Thursday, October 09, 2014

Are Weak Measurements Classical?

I've pointed out at least one experiment that employ the weak measurement technique, and the outcome somehow corresponded to the Bohm pilot wave picture.

Now comes a new theoretical paper that questioned the whole principal of weak measurements in the first place. The paper went back all the way to the paper by Aharonov et al. that first proposed such a technique. The new paper quetioned whether weak measurement actually is measuring the quantum properties, or weather it is actually just measuring the classical outcome.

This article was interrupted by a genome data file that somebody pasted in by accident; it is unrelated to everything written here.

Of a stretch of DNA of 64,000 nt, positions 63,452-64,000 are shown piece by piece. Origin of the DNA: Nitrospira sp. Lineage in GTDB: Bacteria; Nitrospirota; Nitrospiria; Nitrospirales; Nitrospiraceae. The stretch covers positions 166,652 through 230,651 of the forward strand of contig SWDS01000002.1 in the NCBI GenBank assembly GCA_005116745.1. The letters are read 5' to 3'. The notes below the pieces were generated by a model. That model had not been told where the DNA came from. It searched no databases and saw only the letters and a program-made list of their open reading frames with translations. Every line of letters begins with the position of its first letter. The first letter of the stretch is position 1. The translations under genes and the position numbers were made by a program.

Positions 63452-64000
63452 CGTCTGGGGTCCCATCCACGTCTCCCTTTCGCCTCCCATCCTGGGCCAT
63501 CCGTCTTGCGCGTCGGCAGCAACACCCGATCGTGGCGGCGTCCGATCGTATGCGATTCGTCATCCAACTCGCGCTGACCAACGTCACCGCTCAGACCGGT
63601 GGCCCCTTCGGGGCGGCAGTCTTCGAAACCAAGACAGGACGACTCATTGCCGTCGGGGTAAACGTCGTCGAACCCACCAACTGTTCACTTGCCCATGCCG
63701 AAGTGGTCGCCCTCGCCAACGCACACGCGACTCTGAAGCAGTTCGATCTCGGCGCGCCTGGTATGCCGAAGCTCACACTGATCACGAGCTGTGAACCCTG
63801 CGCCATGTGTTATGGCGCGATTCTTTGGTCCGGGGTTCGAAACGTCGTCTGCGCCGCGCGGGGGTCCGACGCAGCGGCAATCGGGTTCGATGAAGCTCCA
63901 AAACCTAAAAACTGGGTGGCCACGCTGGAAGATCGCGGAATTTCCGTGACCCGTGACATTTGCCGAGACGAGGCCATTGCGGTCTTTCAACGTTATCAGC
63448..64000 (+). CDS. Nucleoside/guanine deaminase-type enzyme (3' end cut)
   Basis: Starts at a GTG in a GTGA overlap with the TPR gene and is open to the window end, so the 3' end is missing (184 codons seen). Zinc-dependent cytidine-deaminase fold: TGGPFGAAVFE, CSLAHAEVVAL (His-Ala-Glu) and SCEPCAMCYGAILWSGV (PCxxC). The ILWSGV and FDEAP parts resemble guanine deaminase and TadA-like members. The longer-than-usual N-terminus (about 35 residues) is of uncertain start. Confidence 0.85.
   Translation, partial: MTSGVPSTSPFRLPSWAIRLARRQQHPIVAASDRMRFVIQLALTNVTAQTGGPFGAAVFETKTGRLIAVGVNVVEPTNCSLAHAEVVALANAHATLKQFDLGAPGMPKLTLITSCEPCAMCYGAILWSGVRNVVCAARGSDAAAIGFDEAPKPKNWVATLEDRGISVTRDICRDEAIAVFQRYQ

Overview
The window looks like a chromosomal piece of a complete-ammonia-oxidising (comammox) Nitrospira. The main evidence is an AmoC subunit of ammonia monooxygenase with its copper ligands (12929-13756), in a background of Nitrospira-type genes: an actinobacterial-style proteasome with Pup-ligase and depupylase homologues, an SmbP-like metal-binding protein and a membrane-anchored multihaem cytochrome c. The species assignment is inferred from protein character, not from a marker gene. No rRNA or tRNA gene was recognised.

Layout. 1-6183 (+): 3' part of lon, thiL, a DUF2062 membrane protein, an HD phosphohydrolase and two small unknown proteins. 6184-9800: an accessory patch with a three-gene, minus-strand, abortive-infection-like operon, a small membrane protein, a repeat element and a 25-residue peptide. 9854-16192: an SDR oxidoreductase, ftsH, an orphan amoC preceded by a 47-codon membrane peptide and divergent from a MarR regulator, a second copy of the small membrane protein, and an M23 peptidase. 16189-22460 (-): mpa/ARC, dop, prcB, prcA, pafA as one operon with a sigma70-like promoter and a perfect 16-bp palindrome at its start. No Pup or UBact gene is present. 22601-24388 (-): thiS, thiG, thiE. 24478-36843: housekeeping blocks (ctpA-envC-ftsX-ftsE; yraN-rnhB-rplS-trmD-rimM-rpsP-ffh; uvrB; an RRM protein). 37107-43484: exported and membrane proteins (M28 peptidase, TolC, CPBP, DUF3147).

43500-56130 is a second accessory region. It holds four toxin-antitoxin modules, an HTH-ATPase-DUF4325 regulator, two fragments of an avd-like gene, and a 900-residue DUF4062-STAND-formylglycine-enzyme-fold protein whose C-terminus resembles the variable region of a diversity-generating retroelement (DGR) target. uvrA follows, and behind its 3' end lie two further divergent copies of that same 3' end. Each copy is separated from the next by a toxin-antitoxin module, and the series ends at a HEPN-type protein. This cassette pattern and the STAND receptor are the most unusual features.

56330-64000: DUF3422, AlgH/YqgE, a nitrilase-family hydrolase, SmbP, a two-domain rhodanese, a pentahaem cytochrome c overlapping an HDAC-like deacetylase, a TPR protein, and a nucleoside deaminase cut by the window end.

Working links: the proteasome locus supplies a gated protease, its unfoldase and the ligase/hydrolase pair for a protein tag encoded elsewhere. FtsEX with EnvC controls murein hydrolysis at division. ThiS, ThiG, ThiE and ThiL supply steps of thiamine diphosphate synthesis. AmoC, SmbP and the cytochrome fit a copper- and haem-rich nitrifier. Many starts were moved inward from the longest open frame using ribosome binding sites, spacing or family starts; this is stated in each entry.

"Weak values do not seem to be a property of the system in any way," says Ferrie. He and Combes claim that while the idea of weakly measuring a system is fine, making pre- and post-selections is akin to having a set of data and just favouring a subset of it – meaning that any measurement made is a ather than a consequence of classical statistics rather than a physical property of the system. "So long as there is some co-relation between the second [weak measurement] and third [post-selection] steps, you will have an anomalous weak value," says Ferrie. But such a correlation would mean that the original quantum system being measured is no longer sound.

This is certainly interesting and it will be fascinting to see how the proponents of weak measurements respond to this.

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